I have always loved a good quote. In my family quoting from things, anything, is how we communicate. We’ll quote anything from random picture books (“fank you, Mitzi”) to Teddy Roosevelt (“The prize goes to the man in the arena”). I’m not sure whether to blame my mom or my dad. Or to thank them.
When I was in 7th or 8th grade I started keeping a quote book. It would be years down the road before I realized that many writers had done this before me, and what I was creating was called a commonplace book. But I thought I was pretty original.
In this first book are little gems like: “A great deal of love given to a few is better than a little given to many” (Thomas Jefferson). Now knowing Jefferson the way I do (a little better than when I was 13), I doubt he ever said this. Oh internet, how you lie!
Or these lines from Longfellow: “Let us, then, be up and doing / with a heart for any fate; / still achieving, still pursuing / Learn to labor and to wait.” If only I could have known how many times I would hear those lines in my teaching life. “The Psalm of Life” is the first poem we memorize in sixth grade, and I hear it over and over and over. I can’t say that I really like it, but if it compels anyone to “get up and go” then it’s done its job.
The quotes in the first book, which spans the ages of 13-19, are very earnest and serious. There’s a lot of Lewis and a lot of political philosophy. I had a weakness for founding fathers and the ancients during these years. Probably because I’d never read them in depth.
The second and third quote books take a more literary turn, opening with poems by Carl Sandburg and Louise Glück. Lots of Shakespeare. Lots of poetry. I’ve copied many longer passages that I want to remember or at least turn to quickly. One of my favorite stories is “Babette’s Feast” by Isak Dinesen. And I love it chiefly for this passage:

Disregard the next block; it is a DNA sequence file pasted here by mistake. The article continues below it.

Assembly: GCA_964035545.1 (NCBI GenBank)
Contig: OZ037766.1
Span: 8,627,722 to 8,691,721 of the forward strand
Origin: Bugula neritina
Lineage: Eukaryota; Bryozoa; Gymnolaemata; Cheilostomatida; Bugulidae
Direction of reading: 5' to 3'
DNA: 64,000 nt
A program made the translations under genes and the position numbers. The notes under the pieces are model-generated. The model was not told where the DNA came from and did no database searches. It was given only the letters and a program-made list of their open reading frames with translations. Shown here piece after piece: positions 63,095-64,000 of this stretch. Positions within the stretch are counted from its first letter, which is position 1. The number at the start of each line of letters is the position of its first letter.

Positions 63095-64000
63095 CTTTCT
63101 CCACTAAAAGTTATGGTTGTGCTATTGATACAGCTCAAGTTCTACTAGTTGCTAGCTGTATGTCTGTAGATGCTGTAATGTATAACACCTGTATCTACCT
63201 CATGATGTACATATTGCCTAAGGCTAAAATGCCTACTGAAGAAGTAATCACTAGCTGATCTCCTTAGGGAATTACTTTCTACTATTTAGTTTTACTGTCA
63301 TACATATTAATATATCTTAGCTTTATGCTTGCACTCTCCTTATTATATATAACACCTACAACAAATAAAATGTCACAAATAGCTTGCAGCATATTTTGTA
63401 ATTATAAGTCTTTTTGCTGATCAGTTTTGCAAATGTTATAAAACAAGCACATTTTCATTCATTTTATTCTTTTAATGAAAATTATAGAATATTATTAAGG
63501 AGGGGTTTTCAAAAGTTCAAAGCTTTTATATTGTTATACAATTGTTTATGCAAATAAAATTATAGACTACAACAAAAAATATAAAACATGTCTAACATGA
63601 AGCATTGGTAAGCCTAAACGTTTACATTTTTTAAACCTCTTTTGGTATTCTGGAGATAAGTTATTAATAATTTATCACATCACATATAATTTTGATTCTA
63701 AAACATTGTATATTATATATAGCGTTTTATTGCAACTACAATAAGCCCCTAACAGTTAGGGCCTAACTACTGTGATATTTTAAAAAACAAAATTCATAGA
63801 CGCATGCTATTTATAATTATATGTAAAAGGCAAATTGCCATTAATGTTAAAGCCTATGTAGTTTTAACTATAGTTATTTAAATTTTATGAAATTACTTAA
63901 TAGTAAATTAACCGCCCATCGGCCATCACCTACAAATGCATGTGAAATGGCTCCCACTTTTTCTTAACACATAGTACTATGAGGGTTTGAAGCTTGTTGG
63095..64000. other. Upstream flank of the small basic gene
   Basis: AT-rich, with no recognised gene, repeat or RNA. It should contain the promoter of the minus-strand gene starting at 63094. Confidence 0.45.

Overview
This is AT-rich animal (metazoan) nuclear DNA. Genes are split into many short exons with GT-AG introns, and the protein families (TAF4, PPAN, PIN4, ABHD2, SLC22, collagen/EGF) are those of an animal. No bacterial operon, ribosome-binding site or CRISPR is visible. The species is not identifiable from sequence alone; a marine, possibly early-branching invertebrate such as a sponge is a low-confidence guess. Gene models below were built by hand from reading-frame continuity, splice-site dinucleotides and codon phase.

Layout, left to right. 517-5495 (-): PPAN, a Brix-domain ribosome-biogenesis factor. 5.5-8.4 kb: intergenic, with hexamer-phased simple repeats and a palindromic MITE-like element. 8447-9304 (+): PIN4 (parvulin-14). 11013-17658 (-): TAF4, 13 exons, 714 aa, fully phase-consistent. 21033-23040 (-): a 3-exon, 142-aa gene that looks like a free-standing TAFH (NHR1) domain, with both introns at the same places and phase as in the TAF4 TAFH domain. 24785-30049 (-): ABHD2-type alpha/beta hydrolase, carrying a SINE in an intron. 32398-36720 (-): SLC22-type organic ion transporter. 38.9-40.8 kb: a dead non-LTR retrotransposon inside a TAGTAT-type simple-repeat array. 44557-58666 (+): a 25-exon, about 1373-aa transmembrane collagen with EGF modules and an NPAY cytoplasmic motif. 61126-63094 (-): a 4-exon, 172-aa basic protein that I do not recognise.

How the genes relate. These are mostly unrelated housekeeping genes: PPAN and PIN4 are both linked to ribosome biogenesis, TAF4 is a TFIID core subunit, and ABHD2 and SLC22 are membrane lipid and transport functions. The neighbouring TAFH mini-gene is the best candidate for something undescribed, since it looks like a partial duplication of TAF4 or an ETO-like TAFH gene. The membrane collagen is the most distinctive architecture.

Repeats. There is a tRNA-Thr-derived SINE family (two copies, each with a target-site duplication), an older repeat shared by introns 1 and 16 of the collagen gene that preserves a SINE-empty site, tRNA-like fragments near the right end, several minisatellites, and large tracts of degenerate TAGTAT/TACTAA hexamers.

“Mercy and truth, my friends, have met together,” said the General. “Righteousness and bliss shall kiss one another… Man, my friend,” said General Loewenhielm, “is frail and foolish. We have all of us been told that grace is to be found in the universe. But in our human foolishness and short-sightedness we imagine divine grace to be finite. For this reason we trouble…. We tremble before making our choice in life, and after having made it again tremble in fear of having chosen wrong. But the moment comes when our eyes are opened, and we see and realize that grace is infinite. Grace, my friends, demands nothing from us but that we shall await it with confidence and acknowledge it in gratitude. Grace, brothers, makes no conditions and singles out none of us in particular; grace takes us all to its bosom and proclaims general amnesty. See! that which we have chosen is given us and that which we have refused is, also and at the same time, granted us. Ay, and that which we have rejected is poured upon us abundantly. For mercy and truth have met together, and righteousness and bliss have kissed one another.”
Read the story. It is of course about mercy and grace and a wonderful feast (food writing at its best). It’s also about Lutherans getting shaken up out of their routine. There’s nothing better than Lutherans getting a little shaken up!
Yesterday I started my fourth commonplace book. I opened up the crisp new page (new being relative since I bought the journal in Charlottesville, VA nearly two years ago) and wrote a line from a letter John Steinbeck wrote his son: “If it is right, it happens–The main thing is not to hurry. Nothing good gets away.” He’s giving his son advice about being in love, but this applies to anything. To teaching, friendships, anything but really great bargains, which I why I went right back to the junk store to buy a wicker chair and gigantic brass pot. But that’s another post.